Created: 08/16/2013 10:30 AM KSTP.com By: Jennie Olson
The Great Lakes
Photo: Photo: MGN Online
Lake Michigan's Green Bay is developing a "dead zone" similar to sections of Lake Erie and the Gulf of Mexico where there's so little oxygen that few if any fish - or even tiny critters such as insects and worms - can survive, scientists said Thursday.
The oxygen-deprived area may cover as much as 40 percent of the largest freshwater estuary in the Great Lakes, said Tracy Valenta, a water resource specialist with the Metropolitan Sewerage District of Green Bay, Wis. The zone starts about 8 miles northeast of the city and can extend more than 30 miles from there, she said.
The problem may have been around for many years but appears to be worsening, she said. In 1990, oxygen was measured at below life-sustaining levels on four summer days. By 2011, the low-oxygen period had reached 43 days.
"We definitely have a dead zone in Green Bay and a fairly large one," Valenta said in a public webinar.
It's unclear how big an effect the situation has had on fish, she said. While they're capable of swimming to waters that have enough oxygen, it appears that thousands of round gobies flopped ashore in a desperate search for air in 2005 and 2011.
By killing off invertebrates along the lake bottom, the lack of oxygen may have forced popular sport varieties such as perch and walleye to feed on less nutritious plankton higher in the water column, Valenta said in a telephone interview. It also may explain the disappearance of the burrowing mayfly, a species that scientists regard as a good water quality yardstick.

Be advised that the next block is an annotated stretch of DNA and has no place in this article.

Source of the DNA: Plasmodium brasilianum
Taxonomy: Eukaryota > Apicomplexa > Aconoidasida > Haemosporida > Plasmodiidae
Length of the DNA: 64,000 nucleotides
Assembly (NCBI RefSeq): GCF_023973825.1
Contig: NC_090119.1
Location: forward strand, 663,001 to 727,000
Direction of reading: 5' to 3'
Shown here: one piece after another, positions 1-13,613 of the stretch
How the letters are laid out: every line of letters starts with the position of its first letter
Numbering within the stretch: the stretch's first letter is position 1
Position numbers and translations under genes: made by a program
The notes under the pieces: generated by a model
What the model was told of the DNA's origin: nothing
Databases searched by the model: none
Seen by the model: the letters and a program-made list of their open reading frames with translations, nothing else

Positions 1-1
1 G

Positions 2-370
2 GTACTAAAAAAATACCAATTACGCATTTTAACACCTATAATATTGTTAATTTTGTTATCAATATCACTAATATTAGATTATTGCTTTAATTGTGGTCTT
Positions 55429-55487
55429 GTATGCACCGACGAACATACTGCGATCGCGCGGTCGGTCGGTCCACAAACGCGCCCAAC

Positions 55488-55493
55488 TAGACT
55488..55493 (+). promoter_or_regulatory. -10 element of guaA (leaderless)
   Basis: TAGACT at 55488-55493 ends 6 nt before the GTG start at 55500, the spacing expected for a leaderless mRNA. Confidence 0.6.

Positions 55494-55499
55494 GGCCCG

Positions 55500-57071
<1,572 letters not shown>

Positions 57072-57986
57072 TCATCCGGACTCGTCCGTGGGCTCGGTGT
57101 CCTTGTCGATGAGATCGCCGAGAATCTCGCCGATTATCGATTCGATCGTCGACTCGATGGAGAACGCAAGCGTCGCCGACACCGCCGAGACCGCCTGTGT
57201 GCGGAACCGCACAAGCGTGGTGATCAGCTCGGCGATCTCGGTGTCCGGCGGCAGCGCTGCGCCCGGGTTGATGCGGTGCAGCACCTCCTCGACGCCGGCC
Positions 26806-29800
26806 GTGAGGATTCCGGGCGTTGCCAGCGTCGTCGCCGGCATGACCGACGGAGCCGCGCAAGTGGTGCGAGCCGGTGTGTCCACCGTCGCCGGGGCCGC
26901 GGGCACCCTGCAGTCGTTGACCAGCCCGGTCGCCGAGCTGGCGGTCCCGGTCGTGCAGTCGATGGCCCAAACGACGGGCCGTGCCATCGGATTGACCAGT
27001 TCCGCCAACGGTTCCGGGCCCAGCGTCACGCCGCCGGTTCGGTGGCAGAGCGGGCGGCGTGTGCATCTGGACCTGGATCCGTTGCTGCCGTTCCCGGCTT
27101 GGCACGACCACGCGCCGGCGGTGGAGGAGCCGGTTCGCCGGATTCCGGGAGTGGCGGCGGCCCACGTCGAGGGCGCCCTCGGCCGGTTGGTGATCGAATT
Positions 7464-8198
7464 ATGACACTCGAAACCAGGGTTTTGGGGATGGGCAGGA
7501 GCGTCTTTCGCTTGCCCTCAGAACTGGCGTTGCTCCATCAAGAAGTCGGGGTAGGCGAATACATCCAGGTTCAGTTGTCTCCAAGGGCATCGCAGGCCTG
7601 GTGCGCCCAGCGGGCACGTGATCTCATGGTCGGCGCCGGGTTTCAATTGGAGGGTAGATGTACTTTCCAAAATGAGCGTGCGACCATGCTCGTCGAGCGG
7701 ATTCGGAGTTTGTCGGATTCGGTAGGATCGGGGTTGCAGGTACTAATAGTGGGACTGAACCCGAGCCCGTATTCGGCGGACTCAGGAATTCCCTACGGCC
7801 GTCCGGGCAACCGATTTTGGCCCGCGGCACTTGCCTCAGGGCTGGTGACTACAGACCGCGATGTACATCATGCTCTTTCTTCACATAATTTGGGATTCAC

"The fishery is at stake here," she said.
Scientists have long monitored a dead zone in Lake Erie's central basin, where a layer of cold water with little or no dissolved oxygen forms in summer between Huron, Ohio, and Erie, Pa., at depths of more than 50 feet.
Wave patterns and temperatures can influence the severity and duration of the condition. Scientists say a leading cause is runoff of phosphorus and other nutrients from farms, municipal sewage treatment systems, yard fertilizers and industry. They feed algae, which eventually dies and sinks to the bottom, where bacteria break it down - a process that sucks up oxygen.
Nearly two-thirds the phosphorus in Green Bay comes from the tributary Fox River, said Kevin Fermanich, an environmental scientist with the University of Wisconsin at Green Bay.
The U.S. Environmental Protection Agency has designated the Lower Fox River a priority area for restoration projects because of runaway algae blooms. Also targeted are the Maumee River in Ohio, a Lake Erie Tributary, and Lake Huron's Saginaw Bay.
Green Bay's dead zone is one of many signals of the urgent need to rein in phosphorus runoff from farms and other sources, said Lyman Welch of the Alliance for the Great Lakes, a Chicago-based environmental advocacy group.
"Agriculture is contributing a larger load, but all the sectors have to work together so we can solve this problem," Welch said.
Fermanich said cover crops and buffer strips - areas of greenery between croplands and streams - can produce a big drop-off in phosphorus runoff into the bay. But dealing with manure from the area's cattle farms remains a big challenge, he said.
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